The former Keelong Juvenile Justice Centre site has been transformed into a youth centre that will provide hope and opportunity to the troubled teenagers it once locked away.
The new Cordeaux Heights school and residential centre run by Father Chris Riley's Youth Off the Streets organisation bears no resemblance to the dark grey, fenced-off building it once was.
Barbed wire and barred windows were replaced by colourful, painted classrooms and motivational signs urging students to display pride, exhilaration and perseverance in their work.
The centre was due to be opened by former Regional Australia minister Simon Crean, however Cunningham MP Sharon Bird stepped in at the last minute after Mr Crean was sacked for disloyalty.
At yesterday's opening, Father Riley said the centre would bring about positive change for disadvantaged, homeless or abused youths in the Illawarra community.
The centre will operate two residential services - one for young Aboriginal men and another to rehabilitate young first-time crime offenders - as well as a small school, Craig Davis College, for students who don't fit within the mainstream school system.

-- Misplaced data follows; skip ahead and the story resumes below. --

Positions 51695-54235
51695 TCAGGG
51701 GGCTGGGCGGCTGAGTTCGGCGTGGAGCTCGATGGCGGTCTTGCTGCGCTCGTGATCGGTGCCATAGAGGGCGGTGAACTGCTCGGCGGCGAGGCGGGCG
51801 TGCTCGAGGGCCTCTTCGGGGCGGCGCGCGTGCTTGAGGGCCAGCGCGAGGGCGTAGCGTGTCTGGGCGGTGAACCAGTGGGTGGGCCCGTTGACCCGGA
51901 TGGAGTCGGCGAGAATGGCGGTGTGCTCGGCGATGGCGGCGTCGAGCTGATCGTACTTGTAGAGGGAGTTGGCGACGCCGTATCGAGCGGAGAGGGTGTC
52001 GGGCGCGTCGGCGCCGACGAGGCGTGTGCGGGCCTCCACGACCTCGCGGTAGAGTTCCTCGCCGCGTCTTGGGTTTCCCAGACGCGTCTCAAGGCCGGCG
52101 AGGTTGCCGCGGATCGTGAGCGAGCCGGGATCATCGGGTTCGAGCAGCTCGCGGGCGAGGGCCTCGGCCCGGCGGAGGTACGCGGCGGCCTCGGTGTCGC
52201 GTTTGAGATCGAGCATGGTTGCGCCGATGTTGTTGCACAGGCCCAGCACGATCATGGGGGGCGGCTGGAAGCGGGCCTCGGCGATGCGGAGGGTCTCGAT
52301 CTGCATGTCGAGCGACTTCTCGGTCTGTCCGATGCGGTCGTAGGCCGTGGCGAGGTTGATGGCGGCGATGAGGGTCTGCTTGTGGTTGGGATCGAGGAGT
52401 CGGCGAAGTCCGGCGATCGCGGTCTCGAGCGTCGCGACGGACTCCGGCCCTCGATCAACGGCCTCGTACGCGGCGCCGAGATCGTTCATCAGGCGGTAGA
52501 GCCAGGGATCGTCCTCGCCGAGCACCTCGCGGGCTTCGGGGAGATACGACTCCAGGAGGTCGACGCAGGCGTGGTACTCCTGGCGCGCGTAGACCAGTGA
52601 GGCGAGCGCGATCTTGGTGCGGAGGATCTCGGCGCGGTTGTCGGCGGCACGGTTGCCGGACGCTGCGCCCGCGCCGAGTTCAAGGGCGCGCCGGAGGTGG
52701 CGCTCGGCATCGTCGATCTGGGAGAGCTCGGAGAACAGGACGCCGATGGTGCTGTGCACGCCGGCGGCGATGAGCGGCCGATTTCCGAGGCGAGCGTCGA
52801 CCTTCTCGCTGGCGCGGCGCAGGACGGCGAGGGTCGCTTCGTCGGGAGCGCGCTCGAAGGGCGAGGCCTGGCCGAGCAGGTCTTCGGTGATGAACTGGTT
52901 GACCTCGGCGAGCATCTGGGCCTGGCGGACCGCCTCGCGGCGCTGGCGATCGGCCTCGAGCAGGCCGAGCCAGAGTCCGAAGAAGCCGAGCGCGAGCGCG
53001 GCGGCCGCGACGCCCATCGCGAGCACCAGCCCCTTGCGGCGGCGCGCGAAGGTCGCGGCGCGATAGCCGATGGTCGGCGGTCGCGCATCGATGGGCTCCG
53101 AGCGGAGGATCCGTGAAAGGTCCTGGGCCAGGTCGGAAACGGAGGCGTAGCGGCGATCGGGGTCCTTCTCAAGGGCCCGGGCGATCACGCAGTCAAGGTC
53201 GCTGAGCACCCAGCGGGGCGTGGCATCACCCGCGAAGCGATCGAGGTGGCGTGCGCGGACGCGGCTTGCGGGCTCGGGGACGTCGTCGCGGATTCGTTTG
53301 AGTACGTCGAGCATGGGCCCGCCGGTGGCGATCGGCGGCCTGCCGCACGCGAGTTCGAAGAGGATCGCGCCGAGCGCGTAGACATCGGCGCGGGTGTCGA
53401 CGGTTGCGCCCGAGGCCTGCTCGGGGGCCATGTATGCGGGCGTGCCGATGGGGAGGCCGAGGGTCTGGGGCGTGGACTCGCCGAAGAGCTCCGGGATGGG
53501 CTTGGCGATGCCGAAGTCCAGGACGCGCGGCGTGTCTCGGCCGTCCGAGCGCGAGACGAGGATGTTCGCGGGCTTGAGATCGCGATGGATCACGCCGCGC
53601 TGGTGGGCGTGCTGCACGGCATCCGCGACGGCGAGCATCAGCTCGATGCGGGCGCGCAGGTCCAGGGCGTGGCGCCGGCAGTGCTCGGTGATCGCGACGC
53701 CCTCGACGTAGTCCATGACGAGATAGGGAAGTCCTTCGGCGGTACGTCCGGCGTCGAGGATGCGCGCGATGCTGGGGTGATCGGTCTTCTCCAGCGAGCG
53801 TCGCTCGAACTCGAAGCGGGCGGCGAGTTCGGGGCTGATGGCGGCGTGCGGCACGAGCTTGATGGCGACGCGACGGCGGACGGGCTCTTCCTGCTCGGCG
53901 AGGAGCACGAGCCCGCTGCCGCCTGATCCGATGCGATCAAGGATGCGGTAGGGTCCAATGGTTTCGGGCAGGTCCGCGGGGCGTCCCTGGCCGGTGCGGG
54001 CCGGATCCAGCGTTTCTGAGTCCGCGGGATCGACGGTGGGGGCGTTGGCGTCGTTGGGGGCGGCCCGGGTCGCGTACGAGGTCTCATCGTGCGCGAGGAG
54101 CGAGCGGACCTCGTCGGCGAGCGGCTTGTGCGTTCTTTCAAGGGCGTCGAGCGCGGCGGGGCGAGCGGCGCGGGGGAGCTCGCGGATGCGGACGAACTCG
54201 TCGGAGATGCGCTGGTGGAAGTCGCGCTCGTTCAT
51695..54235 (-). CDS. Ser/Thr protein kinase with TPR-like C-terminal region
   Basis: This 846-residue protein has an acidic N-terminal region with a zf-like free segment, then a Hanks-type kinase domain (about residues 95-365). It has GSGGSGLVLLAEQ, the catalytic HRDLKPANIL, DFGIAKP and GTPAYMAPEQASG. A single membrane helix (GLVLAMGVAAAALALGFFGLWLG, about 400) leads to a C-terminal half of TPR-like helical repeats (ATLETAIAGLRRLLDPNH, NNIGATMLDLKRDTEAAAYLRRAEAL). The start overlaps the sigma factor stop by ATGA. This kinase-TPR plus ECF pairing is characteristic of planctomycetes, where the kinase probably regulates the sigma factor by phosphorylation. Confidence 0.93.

There are already eight students enrolled at the school, with plans to expand it to house about 50 or 60 students when further funding becomes available.
Fr Riley said the centre would help to keep at-risk youth out of jail.
"The biggest indicator of a kid going in and out of jail for the rest of their lives is putting them there in the first place," he said.
"If a 12-year-old does a simple crime and is arrested, they come in here rather than going into juvenile detention.
"So we're trying to stop kids from going into that system."
The centre was funded by the federal government's Regional Development Australia Fund.